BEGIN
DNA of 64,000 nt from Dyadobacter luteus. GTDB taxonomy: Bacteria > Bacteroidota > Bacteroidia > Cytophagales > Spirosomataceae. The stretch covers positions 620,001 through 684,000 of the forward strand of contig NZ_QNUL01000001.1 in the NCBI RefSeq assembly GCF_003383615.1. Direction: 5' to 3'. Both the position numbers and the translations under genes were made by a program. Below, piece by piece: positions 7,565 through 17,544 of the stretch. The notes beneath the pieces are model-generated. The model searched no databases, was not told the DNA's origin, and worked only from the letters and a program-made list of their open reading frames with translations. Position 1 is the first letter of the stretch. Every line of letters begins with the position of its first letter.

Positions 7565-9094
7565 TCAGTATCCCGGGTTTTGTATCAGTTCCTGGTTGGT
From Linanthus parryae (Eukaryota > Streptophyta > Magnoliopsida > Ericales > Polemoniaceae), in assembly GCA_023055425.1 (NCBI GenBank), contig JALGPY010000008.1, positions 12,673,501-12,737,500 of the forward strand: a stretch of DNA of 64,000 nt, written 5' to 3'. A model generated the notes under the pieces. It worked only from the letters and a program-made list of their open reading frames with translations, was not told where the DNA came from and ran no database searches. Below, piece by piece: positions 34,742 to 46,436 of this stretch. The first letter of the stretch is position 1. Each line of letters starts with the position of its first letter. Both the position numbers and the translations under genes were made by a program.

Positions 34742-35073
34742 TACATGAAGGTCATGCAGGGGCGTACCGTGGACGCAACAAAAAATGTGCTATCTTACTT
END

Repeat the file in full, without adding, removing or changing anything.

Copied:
DNA of 64,000 nt from Dyadobacter luteus. GTDB taxonomy: Bacteria > Bacteroidota > Bacteroidia > Cytophagales > Spirosomataceae. The stretch covers positions 620,001 through 684,000 of the forward strand of contig NZ_QNUL01000001.1 in the NCBI RefSeq assembly GCF_003383615.1. Direction: 5' to 3'. Both the position numbers and the translations under genes were made by a program. Below, piece by piece: positions 7,565 through 17,544 of the stretch. The notes beneath the pieces are model-generated. The model searched no databases, was not told the DNA's origin, and worked only from the letters and a program-made list of their open reading frames with translations. Position 1 is the first letter of the stretch. Every line of letters begins with the position of its first letter.

Positions 7565-9094
7565 TCAGTATCCCGGGTTTTGTATCAGTTCCTGGTTGGT
From Linanthus parryae (Eukaryota > Streptophyta > Magnoliopsida > Ericales > Polemoniaceae), in assembly GCA_023055425.1 (NCBI GenBank), contig JALGPY010000008.1, positions 12,673,501-12,737,500 of the forward strand: a stretch of DNA of 64,000 nt, written 5' to 3'. A model generated the notes under the pieces. It worked only from the letters and a program-made list of their open reading frames with translations, was not told where the DNA came from and ran no database searches. Below, piece by piece: positions 34,742 to 46,436 of this stretch. The first letter of the stretch is position 1. Each line of letters starts with the position of its first letter. Both the position numbers and the translations under genes were made by a program.

Positions 34742-35073
34742 TACATGAAGGTCATGCAGGGGCGTACCGTGGACGCAACAAAAAATGTGCTATCTTACTT